Donogh McCutcheon Phillips

Donogh McCutcheon Phillips

Donogh M. Phillips died suddenly following a heart attack May 25, 2012 in Anacortes, Wash. She and her husband, Ted, had been Lopez Island weekenders for 14 years prior to being residents from 1988 to 2008, before moving to Timber Ridge at Talus in Issaquah, Wash.

Donogh was born in Fargo, North Dakota, June 5, 1933, to Frederick Harold and Alene Elizabeth (Bratton) McCutcheon. Leaving Fargo at age three months, she lived in Raleigh and Beaufort, North Carolina, through her early school years, and in Media, Pa., through high school and college. She and Ted met in 1951 during freshman orientation week at Swarthmore College, near Philadelphia. They married in Swarthmore in June 1956. She had by then earned a master’s degree in education at Goucher College in Maryland, and Ted had completed one year of medical school at Johns Hopkins. She taught fifth grade in the Baltimore County public school system before beginning a westward migration to Ohio, Colorado, and Alaska for Ted’s further training and subsequent practice in Sitka. With three elementary school-age children by this time, she came to Bellevue, Wash., in 1970 when Ted became the founding chairman of the University of Washington Department of Family Medicine.

Donogh was a devoted wife, homemaker, mother of three, and grandmother of five, but always a student, teacher, and actress. She studied subjects from religion and ethics to modern physics. The night before she died she had attended the final session in a political science course at the Anacortes Senior College. She began her community theater acting career during grade school through college and was very active in the Baranof Little Theatre Guild in Sitka, Alaska. She was proud of her last role in a short movie created, directed, and produced for her 70th birthday by her son, Scott. It was shown at two international film festivals in Los Angeles and Brazil and ran on television in Florida.

As an educator, she taught elementary through Elder hostel students. In Bellevue, she served on the Superintendent’s Citizens School Advisory Committee and was especially proud of drafting the Student Rights and Responsibilities Policy for the district as well as working to establish Learning Options in the system. Combining her acting and teaching skills, she simulated patients for first year medical students beginning to learn how to interview, and more importantly, listen to patients. For several years she recruited patient volunteers in the hospital for those students to elicit medical histories and then debriefed both students and patients after the interviews.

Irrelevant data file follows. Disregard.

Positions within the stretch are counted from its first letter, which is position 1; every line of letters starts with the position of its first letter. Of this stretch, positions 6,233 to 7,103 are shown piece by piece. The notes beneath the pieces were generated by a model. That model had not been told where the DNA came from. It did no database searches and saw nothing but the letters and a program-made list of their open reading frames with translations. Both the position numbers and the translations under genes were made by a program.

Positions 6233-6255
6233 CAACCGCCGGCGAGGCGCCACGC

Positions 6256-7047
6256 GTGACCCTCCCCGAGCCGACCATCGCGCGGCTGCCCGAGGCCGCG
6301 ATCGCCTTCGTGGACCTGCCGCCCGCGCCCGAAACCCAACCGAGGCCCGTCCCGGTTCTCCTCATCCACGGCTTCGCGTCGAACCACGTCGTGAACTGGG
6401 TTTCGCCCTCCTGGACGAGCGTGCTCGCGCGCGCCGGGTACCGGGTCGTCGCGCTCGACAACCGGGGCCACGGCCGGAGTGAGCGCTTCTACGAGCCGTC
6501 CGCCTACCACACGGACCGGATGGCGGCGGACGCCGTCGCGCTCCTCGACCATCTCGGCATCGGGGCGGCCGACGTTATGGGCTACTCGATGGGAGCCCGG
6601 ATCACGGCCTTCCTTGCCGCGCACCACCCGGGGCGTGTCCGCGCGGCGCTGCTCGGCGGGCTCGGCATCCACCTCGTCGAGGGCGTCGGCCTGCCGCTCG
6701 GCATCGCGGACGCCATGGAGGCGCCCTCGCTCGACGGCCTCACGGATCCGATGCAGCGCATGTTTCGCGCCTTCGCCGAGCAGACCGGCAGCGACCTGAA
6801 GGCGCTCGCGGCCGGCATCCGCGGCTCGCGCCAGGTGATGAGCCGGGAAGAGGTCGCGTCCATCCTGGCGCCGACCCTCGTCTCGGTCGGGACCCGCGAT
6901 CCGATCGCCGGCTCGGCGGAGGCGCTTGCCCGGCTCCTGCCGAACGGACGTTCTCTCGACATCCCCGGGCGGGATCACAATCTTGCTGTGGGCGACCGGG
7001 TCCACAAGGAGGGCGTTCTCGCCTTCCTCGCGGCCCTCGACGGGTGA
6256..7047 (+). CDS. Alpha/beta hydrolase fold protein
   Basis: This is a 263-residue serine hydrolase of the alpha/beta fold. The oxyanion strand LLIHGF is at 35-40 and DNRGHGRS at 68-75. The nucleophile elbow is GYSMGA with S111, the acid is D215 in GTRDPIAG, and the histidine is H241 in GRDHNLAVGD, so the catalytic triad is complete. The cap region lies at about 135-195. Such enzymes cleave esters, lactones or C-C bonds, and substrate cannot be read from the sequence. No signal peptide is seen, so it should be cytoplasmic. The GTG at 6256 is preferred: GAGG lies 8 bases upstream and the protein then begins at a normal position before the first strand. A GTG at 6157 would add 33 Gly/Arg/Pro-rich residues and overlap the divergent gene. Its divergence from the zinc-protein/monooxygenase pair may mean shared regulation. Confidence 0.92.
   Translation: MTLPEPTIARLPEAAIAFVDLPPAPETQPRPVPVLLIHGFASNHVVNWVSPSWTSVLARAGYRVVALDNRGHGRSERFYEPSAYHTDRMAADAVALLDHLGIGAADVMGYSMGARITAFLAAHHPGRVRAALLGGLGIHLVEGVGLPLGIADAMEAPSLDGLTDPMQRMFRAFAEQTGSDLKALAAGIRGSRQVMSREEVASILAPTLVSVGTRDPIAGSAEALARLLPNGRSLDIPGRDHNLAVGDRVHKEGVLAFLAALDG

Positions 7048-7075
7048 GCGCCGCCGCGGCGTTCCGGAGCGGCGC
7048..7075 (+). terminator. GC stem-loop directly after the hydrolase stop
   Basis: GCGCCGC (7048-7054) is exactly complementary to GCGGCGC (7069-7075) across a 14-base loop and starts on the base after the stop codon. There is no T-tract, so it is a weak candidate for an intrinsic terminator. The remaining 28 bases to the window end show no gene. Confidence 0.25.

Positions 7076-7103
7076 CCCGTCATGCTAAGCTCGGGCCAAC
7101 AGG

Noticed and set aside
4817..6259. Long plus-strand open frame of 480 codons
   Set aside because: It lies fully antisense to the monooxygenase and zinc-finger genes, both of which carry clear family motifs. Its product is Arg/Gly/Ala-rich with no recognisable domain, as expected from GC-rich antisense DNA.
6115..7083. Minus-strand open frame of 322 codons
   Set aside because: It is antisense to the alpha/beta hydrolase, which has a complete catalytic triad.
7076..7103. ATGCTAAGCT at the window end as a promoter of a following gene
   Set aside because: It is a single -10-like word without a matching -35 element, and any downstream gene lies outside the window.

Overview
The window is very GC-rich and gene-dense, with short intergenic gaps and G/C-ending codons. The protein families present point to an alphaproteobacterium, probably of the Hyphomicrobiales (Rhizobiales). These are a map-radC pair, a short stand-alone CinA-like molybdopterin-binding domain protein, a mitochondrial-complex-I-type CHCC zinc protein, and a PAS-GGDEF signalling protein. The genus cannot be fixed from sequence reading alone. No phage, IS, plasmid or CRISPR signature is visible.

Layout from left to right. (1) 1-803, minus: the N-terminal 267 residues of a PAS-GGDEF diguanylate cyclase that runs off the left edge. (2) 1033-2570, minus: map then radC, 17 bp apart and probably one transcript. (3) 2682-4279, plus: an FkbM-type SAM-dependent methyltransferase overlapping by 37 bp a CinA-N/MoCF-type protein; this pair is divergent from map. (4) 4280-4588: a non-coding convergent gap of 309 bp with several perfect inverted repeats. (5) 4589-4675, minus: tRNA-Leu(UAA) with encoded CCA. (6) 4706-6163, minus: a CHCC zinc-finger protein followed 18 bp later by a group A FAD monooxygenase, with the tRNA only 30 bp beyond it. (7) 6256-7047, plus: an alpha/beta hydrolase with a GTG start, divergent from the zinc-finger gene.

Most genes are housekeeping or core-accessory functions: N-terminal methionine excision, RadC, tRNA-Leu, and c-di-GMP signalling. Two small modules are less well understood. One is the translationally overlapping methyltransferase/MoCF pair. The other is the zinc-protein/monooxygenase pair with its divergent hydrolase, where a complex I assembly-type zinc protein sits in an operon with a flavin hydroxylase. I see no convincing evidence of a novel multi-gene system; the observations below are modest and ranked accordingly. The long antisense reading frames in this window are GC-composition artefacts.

On Lopez Island she was proud to be one of the first women members of the Lions Club. She enjoyed decorating and opening her home for hundreds of children and their parents to trick or treat at Halloween. She may be remembered for organizing fashion shows and a fundraising chili cook off for the Lopez Center for Community and the Arts. She fulfilled a life long dream, learning to tap dance and performing in recitals at age 65.

Donogh leaves behind her brother, Bruce, in Beaufort North Carolina; husband, Ted, in Issaquah; daughter Beth and grand daughter Alene in Studio City, Calif.; son Scott (Kathy) and grandsons Brandon and Parker in Billings, Montana. In the Seattle area are son Kent (Kelley), grand daughter Megan, and grandson Spencer.

At her request there will be no memorial service, but the family will be gathering privately in late June. She urged everyone to “just have a party.”

Those wishing to contribute in her memory are encouraged to support the many local charitable organizations on Lopez Island.